Netflix’s presentation of 13 Reasons Why has been out for well over a month now, and the response has been controversial, to say the least. While critics and viewers praised the performances and applauded the series for discussing an often-taboo subject, a backlash occurred from parents and educators. Almost immediately, some began to defend the show, accusing the detractors of being “too sensitive” or “overbearing”; to the fans, the uproar was no different than controversial media from decades past.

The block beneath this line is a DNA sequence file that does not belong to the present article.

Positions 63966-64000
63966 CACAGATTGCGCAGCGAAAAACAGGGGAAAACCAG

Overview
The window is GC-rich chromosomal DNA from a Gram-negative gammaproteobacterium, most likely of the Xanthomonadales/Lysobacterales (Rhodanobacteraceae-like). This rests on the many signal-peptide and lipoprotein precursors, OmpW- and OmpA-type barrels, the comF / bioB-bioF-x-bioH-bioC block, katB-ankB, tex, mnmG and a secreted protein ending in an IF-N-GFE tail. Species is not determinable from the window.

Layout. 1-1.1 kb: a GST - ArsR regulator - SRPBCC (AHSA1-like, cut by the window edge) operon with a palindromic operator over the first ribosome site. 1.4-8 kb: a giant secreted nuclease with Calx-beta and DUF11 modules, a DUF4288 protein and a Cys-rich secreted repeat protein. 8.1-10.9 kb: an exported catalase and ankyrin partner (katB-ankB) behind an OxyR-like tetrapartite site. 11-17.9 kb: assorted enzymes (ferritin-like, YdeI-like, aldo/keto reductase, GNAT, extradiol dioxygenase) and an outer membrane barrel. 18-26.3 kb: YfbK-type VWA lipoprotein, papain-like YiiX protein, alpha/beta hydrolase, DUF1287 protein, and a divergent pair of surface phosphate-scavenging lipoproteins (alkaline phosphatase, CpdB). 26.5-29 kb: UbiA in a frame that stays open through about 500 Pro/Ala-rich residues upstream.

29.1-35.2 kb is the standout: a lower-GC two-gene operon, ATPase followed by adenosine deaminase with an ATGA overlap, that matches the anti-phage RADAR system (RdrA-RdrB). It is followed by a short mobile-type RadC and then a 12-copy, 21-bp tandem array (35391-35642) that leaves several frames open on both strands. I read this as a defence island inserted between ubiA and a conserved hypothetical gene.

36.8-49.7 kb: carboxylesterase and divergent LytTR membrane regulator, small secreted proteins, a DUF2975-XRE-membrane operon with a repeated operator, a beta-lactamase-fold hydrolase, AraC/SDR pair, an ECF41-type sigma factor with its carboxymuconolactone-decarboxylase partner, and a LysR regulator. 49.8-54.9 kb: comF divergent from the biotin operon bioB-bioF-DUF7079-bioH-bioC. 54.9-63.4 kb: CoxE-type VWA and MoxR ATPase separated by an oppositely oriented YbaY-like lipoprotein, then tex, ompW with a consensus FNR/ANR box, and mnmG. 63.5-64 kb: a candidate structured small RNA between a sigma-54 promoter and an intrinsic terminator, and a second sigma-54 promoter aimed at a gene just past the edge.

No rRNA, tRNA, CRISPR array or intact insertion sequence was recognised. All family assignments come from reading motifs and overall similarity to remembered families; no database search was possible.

I’m here to explain why that dismissive approach is wrong.
This critique is not about helicopter parents “shielding their children from reality” or conservative educators censoring the media. Many complaints against 13 Reasons Why come directly from the mental health community and are based on very real psychological concerns. For several reasons, this presentation of suicide may have the opposite effect intended: instead of helping people understand suicide…
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